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$115,000 Settlement in BOP Excessive Use of Restraints Suit

The federal Bureau of Prisons (BOP) has agreed to pay $115,000 to resolve an excessive force lawsuit against five BOP employees.

While incarcerated at the U.S. Penitentiary (USP) in Lee, Virginia, Michael Montgomery was placed in four-point restraints and ambulatory restraints for a combined total of over 39 hours.

Proceeding pro se, Lee sued numerous USP Lee staff under Bivens v. Six Unknown Named Agents of Federal Bureau of Narcotics, 403 U.S. 388 (1971), alleging excessive force based on the prolonged used of restraints.

Montgomery later obtained counsel and asked for leave to amend. Through his amended complaint, he sought to assert claims against five USP Lee employees: Warden Bryan Bledsoe, Lt. Deborah Peltier, Lt. Carlos Lopez, Lt. David Grieve and Lt. Glenn Friss.

According to Montgomery’s amended complaint, Warden Bledsoe personally “authorized his subordinates to place and hold Montgomery unnecessarily in four-point restraints for 19 hours and then in ambulatory restraints for an additional 30 hours, in order to punish him.”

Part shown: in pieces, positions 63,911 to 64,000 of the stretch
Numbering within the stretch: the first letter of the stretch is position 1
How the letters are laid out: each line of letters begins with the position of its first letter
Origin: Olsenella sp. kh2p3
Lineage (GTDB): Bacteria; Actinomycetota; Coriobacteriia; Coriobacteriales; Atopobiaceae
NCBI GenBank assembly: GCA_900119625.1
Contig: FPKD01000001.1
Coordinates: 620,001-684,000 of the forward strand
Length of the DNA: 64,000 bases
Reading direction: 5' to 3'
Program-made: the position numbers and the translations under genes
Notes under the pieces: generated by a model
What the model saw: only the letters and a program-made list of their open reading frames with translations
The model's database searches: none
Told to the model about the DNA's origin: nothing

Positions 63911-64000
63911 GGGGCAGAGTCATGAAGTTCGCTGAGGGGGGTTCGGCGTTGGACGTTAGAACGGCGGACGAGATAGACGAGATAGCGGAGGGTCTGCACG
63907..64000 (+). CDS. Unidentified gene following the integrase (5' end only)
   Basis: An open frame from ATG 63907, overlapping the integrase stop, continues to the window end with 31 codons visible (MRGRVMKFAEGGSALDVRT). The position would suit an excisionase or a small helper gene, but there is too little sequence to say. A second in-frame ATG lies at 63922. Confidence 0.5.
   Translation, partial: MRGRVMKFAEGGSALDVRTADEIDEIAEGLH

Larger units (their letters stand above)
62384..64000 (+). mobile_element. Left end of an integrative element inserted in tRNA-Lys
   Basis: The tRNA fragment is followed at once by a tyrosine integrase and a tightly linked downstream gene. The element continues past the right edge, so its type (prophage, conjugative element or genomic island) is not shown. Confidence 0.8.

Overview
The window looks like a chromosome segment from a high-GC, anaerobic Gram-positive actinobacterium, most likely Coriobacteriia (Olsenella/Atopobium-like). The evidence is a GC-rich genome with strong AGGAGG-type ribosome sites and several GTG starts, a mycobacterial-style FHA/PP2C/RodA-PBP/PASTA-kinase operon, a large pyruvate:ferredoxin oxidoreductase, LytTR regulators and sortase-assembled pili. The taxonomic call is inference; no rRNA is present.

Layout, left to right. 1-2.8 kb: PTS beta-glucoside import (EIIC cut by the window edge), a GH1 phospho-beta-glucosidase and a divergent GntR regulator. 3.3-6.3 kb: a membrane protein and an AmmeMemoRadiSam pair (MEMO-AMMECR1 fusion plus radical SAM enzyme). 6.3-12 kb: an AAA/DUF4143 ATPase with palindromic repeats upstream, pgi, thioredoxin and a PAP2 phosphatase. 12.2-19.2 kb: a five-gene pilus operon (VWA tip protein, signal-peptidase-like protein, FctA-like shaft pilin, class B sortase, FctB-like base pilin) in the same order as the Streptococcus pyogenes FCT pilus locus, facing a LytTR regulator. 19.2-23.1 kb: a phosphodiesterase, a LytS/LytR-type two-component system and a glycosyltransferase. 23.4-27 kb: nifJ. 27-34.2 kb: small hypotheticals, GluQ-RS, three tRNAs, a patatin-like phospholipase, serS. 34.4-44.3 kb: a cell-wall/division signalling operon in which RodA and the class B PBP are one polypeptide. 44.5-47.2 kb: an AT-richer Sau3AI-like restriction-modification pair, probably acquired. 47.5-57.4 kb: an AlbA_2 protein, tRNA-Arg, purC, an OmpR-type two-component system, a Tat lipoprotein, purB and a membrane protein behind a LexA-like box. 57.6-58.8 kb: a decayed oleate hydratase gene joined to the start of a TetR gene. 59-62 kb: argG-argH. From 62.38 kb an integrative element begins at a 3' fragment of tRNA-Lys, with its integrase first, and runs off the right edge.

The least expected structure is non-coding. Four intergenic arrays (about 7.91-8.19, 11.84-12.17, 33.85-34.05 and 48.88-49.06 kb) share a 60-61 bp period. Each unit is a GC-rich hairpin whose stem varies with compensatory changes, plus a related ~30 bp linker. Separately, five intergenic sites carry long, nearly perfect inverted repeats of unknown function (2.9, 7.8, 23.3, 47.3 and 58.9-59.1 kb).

The claims against the four lieutenants related to their decision to keep Montgomery in restraints even though he “no longer posed any threat to good order in the prison.”

The defendants opposed Montgomery’s amended complaint, arguing, among other things, that the amendment would be futile because the impropriety of the prolonged use of ambulatory restraints was not clearly established at the time of the incident.

The district court, however, refused to deny the amendment on grounds of futility. “I find that the proposed Second Amended Complaint contains sufficient allegations so that at this stage I cannot determine that its filing would be clearly futile,” the court stated.

Additionally, the district court rejected an attempt to exclude Warden Bledsoe from the amended complaint, holding that “Montgomery ha[d] made sufficient allegations of Warden Bledsoe’s responsibility for use of restraints against an inmate for lengthy periods of time and his personal involvement in the use of restraints in this case so as to foreclose defendants’ argument that the claims against him are based solely on the doctrine of respondent superior.”

The court dismissed the case with prejudice on May 24, 2010 after the parties agreed to settle the lawsuit for $115,000. Montgomery’s counsel, Lonnie Nunley III of Hunton & Williams, received $15,000 of the settlement in attorney fees, with the remainder going to Montgomery. See: Montgomery v. Johnson, U.S.D.C. (W.D. Vir.), Case No. 7:05-cv-00131-JPJ-PMS.

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Related legal case

Montgomery v. Johnson